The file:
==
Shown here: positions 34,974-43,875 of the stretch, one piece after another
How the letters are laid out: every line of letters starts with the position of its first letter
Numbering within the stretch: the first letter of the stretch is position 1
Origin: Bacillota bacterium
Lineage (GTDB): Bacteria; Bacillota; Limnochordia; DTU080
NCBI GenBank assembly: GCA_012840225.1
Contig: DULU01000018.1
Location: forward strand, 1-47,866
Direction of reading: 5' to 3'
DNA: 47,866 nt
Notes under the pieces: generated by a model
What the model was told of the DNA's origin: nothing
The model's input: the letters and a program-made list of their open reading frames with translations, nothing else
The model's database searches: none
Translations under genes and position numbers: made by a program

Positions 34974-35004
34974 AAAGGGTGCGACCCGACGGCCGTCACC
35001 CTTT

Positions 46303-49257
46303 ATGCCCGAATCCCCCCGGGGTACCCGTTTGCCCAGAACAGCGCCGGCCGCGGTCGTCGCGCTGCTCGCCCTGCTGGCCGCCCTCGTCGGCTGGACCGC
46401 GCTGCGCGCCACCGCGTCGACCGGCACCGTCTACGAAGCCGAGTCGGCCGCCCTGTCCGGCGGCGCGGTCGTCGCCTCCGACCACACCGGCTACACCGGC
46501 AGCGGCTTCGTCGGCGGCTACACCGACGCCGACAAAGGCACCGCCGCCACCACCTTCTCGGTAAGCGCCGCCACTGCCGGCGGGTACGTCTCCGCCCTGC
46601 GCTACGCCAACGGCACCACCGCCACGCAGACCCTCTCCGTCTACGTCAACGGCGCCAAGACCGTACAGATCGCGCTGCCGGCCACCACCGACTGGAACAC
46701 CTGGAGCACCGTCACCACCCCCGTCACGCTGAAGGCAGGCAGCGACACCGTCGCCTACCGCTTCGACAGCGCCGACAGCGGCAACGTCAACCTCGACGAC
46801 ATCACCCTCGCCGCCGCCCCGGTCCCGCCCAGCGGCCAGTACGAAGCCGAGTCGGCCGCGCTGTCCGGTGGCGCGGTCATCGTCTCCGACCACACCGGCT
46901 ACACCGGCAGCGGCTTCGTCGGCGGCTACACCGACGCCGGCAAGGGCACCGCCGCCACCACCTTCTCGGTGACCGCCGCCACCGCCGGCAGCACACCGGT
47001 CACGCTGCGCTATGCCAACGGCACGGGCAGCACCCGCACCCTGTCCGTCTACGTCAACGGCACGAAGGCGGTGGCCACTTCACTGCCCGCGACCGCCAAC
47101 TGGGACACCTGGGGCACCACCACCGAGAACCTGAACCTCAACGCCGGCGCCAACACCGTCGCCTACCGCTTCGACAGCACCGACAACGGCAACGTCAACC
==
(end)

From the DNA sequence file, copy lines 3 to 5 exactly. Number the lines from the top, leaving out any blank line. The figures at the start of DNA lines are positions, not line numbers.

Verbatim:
Numbering within the stretch: the first letter of the stretch is position 1
Origin: Bacillota bacterium
Lineage (GTDB): Bacteria; Bacillota; Limnochordia; DTU080